Exactly six years after they signed a historic peace agreement on the White House lawn, Israel and the Palestinians today reopened talks designed to bring a final settlement to the bloody dispute that has mired the Middle East in conflict for more than half a century.
Negotiators on both sides said the atmosphere for peace is more promising than it has been in several years. But the issues they must decide--Israel's borders, Palestinian statehood, the status of Jerusalem, Palestinian refugees and Jewish settlers--remain just as intractable as they have been through decades of contention between two peoples who claim the right to nationhood on the same piece of land.
Reflecting the upbeat mood, Palestinian and Israeli officials alike referred to the reopening of talks as a historic landmark, even though little actual business was done. But today's ceremony, at the Erez Crossing point between Israel and the Palestinian-ruled Gaza Strip, was actually the third attempt to initiate negotiations on the same issues since the first peace accord of September 1993. In 1996, and again last November after the Wye River Plantation accords, Israelis and Palestinians held ceremonial openings to negotiations that soon faltered.
This time, however, the talks opened with hopes stirred by Israeli Prime Minister Ehud Barak's election last May on a platform of making peace and the revival nine days ago of the interim Wye agreement on prisoner releases and Israeli troop withdrawals from the West Bank. As part of that agreement, Israel and Yasser Arafat's Palestinian Authority also have pledged to work out a broad framework for a final settlement by February and to finish the final accord by Sept. 13, 2000--one year from today.
"It is a time for peace and peacemakers," said Mahmoud Abbas, the executive committee secretary of Arafat's Palestine Liberation Organization, who represented the Palestinians at the ceremony.
Foreign Minister David Levy, who led the Israeli delegation, expressed similar aims and predicted the negotiators will meet their one-year deadline despite the difficulties they face. "With God's help," he declared, "this settlement will end 100 years of conflict, filled with suffering, between the two peoples."
Speaking before the ceremony, U.S. Middle East envoy Dennis Ross said the talks are beginning "in a good spirit," but he added: "I don't minimize the differences. I have no illusions about how difficult this will be.
Relations between Israel and the Palestinians have improved markedly over the six years since Arafat and Israeli Prime Minister Yitzhak Rabin concluded the Oslo agreement and shook hands in front of a beaming President Clinton. Most Israelis have come to accept the concept of surrendering territory to a Palestinian state; most Palestinians are willing to agree that Israel can exist on territory that Palestinians consider theirs historically.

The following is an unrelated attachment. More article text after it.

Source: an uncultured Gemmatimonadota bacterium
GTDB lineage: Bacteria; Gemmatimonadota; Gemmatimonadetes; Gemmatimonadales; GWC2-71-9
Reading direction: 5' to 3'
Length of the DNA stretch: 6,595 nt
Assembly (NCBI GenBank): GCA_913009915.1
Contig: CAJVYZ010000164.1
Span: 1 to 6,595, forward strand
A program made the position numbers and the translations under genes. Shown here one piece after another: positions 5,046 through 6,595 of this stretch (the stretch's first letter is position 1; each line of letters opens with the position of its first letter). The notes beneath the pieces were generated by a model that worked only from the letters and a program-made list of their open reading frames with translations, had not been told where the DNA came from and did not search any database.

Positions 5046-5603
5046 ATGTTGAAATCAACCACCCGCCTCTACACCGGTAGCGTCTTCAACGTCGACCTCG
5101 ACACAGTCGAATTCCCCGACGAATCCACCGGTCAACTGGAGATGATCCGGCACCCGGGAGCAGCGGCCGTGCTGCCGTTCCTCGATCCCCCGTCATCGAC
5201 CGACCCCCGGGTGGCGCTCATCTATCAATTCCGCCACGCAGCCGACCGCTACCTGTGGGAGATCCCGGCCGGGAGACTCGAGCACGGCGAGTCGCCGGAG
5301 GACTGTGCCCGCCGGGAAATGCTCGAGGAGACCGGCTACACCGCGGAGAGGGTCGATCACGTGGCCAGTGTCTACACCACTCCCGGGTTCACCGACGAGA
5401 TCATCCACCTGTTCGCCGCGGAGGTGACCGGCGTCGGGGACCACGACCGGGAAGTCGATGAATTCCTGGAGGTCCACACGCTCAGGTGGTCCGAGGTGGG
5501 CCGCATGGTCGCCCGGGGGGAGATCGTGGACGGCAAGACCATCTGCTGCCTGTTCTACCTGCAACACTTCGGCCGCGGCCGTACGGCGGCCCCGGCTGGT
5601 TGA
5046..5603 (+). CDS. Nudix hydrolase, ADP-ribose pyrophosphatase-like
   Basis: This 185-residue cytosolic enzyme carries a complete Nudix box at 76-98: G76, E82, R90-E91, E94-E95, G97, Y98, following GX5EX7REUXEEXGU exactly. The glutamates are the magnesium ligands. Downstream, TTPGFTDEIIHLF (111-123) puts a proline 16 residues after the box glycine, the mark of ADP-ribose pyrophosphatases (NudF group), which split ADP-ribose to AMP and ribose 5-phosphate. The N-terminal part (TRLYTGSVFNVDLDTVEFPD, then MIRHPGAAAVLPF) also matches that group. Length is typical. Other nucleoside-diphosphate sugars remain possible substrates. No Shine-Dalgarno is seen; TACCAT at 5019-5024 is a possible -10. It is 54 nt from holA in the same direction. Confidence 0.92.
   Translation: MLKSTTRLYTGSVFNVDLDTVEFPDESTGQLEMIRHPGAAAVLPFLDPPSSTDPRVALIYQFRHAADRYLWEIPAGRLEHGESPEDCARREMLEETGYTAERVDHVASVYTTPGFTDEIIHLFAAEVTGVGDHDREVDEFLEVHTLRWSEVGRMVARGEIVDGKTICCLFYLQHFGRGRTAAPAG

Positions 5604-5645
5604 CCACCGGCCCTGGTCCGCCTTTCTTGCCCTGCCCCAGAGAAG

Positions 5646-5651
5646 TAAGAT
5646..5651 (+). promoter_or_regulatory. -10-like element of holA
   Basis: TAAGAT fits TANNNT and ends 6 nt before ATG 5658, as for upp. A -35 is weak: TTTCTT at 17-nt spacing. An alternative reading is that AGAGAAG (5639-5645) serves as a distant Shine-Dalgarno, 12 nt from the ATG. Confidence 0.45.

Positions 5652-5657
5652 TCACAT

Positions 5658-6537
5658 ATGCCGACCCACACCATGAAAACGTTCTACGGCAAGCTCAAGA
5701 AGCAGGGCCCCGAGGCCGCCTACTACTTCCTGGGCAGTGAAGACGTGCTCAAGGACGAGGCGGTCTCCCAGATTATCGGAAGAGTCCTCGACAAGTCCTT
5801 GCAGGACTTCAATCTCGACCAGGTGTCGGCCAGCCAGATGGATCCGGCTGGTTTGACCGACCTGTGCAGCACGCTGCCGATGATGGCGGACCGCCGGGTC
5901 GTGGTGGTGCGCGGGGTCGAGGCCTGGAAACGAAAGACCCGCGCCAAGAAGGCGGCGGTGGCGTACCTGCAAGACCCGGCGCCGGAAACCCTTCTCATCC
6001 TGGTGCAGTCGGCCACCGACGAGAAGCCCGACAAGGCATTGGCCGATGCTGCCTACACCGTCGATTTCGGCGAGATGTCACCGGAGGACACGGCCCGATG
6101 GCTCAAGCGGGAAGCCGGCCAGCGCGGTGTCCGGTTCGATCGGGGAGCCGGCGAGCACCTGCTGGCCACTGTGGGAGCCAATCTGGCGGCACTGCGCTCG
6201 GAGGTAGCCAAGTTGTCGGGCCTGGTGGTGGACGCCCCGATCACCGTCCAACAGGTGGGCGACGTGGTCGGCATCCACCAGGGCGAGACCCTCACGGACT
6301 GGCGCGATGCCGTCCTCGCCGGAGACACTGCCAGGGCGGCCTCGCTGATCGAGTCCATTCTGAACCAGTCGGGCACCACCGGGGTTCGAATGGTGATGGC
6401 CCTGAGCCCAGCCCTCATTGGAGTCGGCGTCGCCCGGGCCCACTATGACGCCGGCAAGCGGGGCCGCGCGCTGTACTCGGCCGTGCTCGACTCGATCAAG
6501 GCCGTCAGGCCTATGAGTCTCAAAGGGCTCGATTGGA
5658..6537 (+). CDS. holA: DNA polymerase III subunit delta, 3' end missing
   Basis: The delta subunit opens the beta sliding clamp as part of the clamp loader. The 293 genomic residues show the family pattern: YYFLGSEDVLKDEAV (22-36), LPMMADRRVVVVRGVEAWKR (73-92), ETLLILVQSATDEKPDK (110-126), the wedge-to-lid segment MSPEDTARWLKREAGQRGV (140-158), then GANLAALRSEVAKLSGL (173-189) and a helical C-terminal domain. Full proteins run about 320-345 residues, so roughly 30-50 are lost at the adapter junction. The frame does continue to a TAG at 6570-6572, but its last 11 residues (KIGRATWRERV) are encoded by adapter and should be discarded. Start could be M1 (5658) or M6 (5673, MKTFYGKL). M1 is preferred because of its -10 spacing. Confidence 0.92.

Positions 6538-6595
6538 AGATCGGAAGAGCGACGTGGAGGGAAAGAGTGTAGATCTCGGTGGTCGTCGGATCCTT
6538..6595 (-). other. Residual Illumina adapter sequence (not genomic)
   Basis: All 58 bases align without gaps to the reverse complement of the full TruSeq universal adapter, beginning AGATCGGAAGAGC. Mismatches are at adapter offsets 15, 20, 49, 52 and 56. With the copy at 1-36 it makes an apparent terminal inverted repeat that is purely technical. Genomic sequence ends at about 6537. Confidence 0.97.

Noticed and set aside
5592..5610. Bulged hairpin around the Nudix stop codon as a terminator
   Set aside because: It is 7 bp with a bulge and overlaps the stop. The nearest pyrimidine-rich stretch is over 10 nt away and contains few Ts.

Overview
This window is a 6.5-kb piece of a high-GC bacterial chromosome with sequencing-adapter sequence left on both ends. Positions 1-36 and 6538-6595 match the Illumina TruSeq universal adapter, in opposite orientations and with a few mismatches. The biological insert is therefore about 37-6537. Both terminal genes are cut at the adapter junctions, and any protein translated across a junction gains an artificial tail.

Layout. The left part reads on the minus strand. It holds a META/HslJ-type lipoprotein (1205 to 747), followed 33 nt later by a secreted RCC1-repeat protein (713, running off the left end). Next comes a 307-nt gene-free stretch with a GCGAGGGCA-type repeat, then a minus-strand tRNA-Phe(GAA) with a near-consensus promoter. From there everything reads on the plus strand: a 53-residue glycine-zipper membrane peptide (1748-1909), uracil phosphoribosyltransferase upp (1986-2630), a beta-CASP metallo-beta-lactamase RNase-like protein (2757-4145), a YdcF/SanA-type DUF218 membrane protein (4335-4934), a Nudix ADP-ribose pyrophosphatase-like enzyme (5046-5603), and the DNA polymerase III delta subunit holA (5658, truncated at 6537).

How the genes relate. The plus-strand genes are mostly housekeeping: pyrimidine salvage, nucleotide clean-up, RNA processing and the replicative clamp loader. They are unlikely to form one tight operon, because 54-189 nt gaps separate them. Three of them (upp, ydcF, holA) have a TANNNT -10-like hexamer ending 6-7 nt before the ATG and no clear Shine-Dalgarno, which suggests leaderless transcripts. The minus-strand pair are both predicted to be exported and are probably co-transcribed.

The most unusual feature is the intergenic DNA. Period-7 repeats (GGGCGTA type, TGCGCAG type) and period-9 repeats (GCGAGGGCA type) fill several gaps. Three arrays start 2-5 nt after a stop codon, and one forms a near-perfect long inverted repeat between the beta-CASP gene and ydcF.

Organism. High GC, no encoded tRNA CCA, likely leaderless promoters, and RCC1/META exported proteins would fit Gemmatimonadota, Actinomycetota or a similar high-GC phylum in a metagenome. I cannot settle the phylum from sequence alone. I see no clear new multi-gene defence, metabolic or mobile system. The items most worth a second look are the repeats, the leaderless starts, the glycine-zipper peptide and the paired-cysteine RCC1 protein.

But within those broad concessions are details that could easily frustrate the new talks. Barak issued a statement today, for instance, that seemed to foreclose discussion of issues Palestinian leaders say are essential to successful negotiations. The statement said Jerusalem must remain under Israeli control; Israel will retain sovereignty over Jewish settlements in Palestinian territory; and a future Palestinian state cannot include all the area in Gaza and the West Bank occupied by Israel since the 1967 Middle East war.
Levy repeated the same points in today's ceremony. "Israel's fundamental principle will be no return to 1967 borders," he said. "A united Jerusalem will remain the capital of the state of Israel. Blocks of settlements will remain under Israeli control. No foreign army will exist west of the Jordan River."
Similarly, Arafat seemed to lay out a tough position on a key Palestinian demand concerning the hotly contested desire of more than 3 million Palestinian refugees to return to a Palestinian state. "There is no home for the Palestinians except Palestine," he told a conference of Arab foreign ministers in Cairo Saturday.
Nevertheless, Israeli and Palestinian negotiators described the mood ahead of the talks in optimistic terms. Saeb Erekat, a senior Palestinian official and veteran negotiator, has been complimentary toward Barak, saying that unlike some Israeli leaders of the past, Barak and others seem sincere about honest negotiations.
Many Palestinians, however, say they expect that, in the end, their leaders will be forced to accept a final agreement that will greatly favor Israel. "Arafat is weak; he will accept what the West and the Israelis make him accept," said Mahmoud Abu Algorez, owner of a small hardware store in Gaza. "We will not be satisfied, and we will want more after this evil arrangement is done."
A psychiatrist who runs a large mental health clinic in Gaza, Eyad Sarraj, predicted an outbreak of violence unless negotiators can reach an agreement that most Palestinians consider fair. "If there are Jewish settlements in Gaza after the final talks, I will personally form an armed brigade to attack them," he said.
CAPTION: Palestinian radicals marked the sixth anniversary of the peace process in their own way, with a masked anti-Israel militant waving a burning Israeli flag at Al Najah University in the West Bank.
CAPTION: Israeli Brig. Gen. Dov Tzedaka and Palestinian civilian affairs official Suheir Khalaf display a map of the West Bank showing the areas from which Israeli troops are scheduled to withdraw.
CAPTION: Israeli Foreign Minister David Levy, left, shakes hands with Palestinian negotiator Mahmoud Abbas before reopening of talks at the Erez Crossing between Israel and the Gaza Strip.